The cost of an ongoing strike at Lambeth College over new contracts for staff is nearing the £200,000-mark for the cash-strapped University and College Union, while learners brace themselves for a possible fifth week of disruption.

Teachers and lecturers on the picket line have been getting £50 a-day from the UCU, which has said up to 180 workers were on the strike called over new contracts containing longer working hours and offering less annual leave.

It comes just over a year after the UCU’s own honorary treasurer, Alan Carr, called for £2m of annual savings to be made by April next year.

And the UCU has already tried to raise more money to pay protestors with fund-raising during a “national day of action” on Wednesday (June 25).

Meanwhile a YouTube video has emerged (pictured above) in which protesting staff performed music hall song The Lambeth Walk — which they called “The Lambeth Walk(OUT!)” — in front of the college while learners and non-striking colleagues were inside working.

A UCU spokesperson said picket lines were “almost always enjoyable, good humoured places to be with members finding a variety of ways to get their message across,” but declined to comment on the effect the strike, which started on June 3, was having on union finances.

However, he added: “Like most unions, the UCU pays strike pay during strategically important or prolonged disputes. That is one of the many benefits of being a union member.”

The new contracts at the centre of the row offer 50 days a year annual leave — 10 days less than that given to existing staff.

However, Lambeth principal Mark Silverman has said the terms of the contract, introduced from April 1, were “in line with sector norms”.

He said they were part of the college’s recovery plan following financial deficits of £4.1m in 2012/13 and £3.5m this year.

And he told staff on Tuesday (June 24) that he was willing to enter into talks having emailed the UCU “firm proposals for discussion” the previous day.

Mr Silverman said his proposals included an offer to discuss the “implementation and management of the new contract,” including the proposed changes to sick pay and holiday entitlements.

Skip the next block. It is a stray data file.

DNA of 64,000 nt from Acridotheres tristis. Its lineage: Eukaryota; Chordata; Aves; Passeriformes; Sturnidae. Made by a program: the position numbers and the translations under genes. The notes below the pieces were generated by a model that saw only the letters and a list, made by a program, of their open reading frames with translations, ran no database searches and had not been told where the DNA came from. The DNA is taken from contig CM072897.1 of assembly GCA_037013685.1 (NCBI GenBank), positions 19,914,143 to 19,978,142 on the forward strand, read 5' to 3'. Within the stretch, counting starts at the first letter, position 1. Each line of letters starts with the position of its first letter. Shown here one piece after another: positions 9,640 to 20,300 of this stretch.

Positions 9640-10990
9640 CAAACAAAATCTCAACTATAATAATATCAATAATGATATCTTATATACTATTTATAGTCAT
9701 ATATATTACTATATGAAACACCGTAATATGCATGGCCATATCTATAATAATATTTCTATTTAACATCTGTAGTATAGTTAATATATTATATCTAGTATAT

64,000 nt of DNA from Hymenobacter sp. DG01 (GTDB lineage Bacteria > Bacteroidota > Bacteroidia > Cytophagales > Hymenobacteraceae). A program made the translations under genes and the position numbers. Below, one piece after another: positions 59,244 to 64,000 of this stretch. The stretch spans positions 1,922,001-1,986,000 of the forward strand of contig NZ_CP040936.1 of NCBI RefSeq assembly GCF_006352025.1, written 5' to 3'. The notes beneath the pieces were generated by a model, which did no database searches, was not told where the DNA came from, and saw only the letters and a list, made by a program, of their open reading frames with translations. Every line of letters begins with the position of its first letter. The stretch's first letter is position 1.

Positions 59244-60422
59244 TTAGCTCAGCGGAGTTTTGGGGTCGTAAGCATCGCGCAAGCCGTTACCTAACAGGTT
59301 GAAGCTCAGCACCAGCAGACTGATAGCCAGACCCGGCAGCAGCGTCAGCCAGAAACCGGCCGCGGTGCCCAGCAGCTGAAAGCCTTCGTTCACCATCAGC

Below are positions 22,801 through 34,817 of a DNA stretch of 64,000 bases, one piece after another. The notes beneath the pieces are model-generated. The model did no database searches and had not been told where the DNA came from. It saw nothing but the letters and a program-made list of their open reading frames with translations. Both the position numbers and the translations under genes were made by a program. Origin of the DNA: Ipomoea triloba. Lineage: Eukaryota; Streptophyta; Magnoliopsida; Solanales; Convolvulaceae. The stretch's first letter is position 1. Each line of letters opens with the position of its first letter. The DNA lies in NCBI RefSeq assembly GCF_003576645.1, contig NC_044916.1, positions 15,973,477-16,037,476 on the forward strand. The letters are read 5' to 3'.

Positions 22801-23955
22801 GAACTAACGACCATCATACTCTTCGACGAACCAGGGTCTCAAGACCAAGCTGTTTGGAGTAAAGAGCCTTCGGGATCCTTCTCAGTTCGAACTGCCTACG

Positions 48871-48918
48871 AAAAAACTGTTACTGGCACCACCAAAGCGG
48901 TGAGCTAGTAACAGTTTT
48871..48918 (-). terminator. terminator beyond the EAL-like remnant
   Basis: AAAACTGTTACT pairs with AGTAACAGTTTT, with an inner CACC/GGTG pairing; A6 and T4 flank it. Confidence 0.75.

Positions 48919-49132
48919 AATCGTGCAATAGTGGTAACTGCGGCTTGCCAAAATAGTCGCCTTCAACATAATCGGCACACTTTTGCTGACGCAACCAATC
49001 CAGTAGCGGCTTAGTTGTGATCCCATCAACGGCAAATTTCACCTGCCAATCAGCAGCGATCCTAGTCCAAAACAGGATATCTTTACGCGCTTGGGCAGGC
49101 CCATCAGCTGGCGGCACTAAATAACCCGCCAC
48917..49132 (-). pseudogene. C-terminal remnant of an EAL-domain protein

He said he would also look at providing assurances to existing staff that they would not be affected by the new contract.

The UCU said, two days after Mr Silverman’s message to staff, that it had been consulting members and was therefore ready to negotiate.

The UCU spokesperson said: “We have been trying to resolve this dispute for months. It was a welcome first step, however late, to receive the proposals.

“During the week we have consulted with our members and have now responded. If the principal is prepared to seriously consider UCU’s response we can begin negotiations immediately.”

Meanwhile, the UCU was on Friday (June 27) due to consider an Association of Colleges pay offer said to be the biggest it had received in five years. It included removing the lowest current pay grade.

Pay for staff on the lowest remaining grade would also increase by 2 per cent to £7.65-an-hour, with all other grades rising by 1 per cent.

(Pictured above: A still from a YouTube video of Lambeth College staff singing and dancing while picketing outside work.)



Draw the line

It was great to hear the UCU and Lambeth College principal Mark Silverman were set to follow the advice of learners who told FE Week they wanted those responsible to sit down and thrash things out.

But it took far too long to get that little progress.

This is a strike that has been costly to all parties involved.

Financially, reputationally and worst of all for the learners. It is just not right that they were without their lecturer for nearly a month.

In the coming years college bosses are going to be faced with some very tough decisions in the face of cuts.

And while it’s hard to imagine any principal relishing the thought of reviewing staff contracts, the wage bill and employment terms are always going to be bones of contention.

While further industrial action might therefore seem inevitable, both parties need to draw a line under this particular dispute.

Chris Henwood